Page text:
Insomnia To Costly Energy Bills: The Struggles Of Extreme Heat
MINNEAPOLIS (WCCO) — It’s the summer of the heat wave, and that means struggle for many.
“At night, I have strategically placed ice packs on my chest and stomach,” said Fawn Moats, of Minneapolis.
From traditional sources of relief to those you might not have guessed, this rare warm air is making for sleepless nights for those without air conditioning.
“Wakes me up around 6 or 7 every morning, sweating,” said Donovan Lawrow, of Minneapolis, who uses many fans to cool his home.
While those with air conditioning might not feel the pain physically, they do feel discomfort when looking at their pocket books.
“Someone could see 20 to 30 percent higher energy bills in the summer because they are using more electricity,” said Laura McCarten, the vice president for Excel Energy.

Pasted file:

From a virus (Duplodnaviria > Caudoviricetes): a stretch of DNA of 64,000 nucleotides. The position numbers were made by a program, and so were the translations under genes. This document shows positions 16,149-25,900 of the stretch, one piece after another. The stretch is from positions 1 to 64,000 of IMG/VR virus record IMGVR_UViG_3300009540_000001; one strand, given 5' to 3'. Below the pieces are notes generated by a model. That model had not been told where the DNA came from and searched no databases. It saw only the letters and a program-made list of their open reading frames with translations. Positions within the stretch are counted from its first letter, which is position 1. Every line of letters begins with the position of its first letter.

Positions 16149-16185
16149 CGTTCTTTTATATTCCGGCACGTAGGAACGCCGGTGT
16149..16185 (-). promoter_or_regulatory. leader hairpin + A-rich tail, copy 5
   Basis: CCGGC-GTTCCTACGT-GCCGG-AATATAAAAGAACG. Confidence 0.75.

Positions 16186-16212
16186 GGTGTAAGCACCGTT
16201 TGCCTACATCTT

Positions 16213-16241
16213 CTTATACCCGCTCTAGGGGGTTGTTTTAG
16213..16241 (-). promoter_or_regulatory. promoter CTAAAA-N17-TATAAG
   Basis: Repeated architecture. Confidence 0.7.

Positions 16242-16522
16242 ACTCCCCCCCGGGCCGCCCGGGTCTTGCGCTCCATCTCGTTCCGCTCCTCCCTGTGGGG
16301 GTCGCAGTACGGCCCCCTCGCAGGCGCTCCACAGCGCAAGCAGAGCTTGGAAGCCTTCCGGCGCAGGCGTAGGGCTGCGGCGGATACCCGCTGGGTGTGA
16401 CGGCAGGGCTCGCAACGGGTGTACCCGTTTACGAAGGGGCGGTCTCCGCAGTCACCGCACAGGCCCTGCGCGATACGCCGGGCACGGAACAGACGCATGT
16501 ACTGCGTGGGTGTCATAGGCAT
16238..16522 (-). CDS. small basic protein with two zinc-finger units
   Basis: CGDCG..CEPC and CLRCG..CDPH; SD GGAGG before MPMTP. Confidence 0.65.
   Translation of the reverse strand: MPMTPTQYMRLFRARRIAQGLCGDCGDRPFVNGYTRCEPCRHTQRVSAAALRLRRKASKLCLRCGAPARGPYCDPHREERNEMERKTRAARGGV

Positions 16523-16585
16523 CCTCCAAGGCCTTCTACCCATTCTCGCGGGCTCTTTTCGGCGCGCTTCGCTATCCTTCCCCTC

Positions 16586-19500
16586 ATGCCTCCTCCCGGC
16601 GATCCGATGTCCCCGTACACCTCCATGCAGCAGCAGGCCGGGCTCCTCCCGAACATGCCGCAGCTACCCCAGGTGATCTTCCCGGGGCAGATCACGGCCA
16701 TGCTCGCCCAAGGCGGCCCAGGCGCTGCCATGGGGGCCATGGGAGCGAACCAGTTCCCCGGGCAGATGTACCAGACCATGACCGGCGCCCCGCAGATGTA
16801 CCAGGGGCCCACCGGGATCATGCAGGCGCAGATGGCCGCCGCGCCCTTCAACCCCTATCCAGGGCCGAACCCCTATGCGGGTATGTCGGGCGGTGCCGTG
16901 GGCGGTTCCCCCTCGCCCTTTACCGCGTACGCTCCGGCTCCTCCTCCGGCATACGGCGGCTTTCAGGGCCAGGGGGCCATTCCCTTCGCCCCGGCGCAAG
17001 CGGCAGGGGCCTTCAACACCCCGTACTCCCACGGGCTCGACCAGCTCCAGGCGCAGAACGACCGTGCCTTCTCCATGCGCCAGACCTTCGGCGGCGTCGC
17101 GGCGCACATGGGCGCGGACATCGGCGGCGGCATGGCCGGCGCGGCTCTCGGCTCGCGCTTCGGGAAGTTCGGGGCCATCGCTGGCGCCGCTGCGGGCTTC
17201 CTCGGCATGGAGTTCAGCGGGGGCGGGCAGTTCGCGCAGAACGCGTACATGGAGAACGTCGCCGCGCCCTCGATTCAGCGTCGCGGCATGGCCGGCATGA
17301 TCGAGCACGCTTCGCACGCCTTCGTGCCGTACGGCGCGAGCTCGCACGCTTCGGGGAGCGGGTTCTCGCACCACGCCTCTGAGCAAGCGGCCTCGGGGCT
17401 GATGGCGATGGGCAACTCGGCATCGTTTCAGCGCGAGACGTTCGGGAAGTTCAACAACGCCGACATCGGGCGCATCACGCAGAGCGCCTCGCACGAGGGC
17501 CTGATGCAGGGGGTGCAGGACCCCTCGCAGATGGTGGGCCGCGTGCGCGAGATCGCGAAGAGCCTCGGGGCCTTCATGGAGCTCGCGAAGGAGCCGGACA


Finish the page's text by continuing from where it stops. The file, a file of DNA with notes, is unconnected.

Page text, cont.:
According to McCarten, Minnesota is on track to beat the record for energy use set in July of 2011.
“Today, even we may approach the record that we’ve ever seen for customer use for electricity,” McCarten said.
While many are ramping up their use, not everyone’s convinced air conditioning is the answer.
Moats said it’s not cost that deters her from getting cool. Instead, she refuses to purchase a window air conditioning unit because she fears it invites crime.
“If I’m not home and I’ve got that window unit in there that it could be easily popped out,” Moats said.
Meteorologist Chris Shaffer says he has an alternative solution.
“You could purchase and run a dehumidifier. What that does is suck that moisture out of the air, and allows it to cool down more,” Shaffer said.
Another trick: If you have a fan, put a bucket of ice cubes in front and let the fan blow extra cool air.
When it comes to being energy efficient: If you leave your home, put the fan on low and crank it up when you get back.
The same theory goes for those with air conditioning. Xcel Energy said the most energy efficient number to set or program the thermostat to is 78 degrees.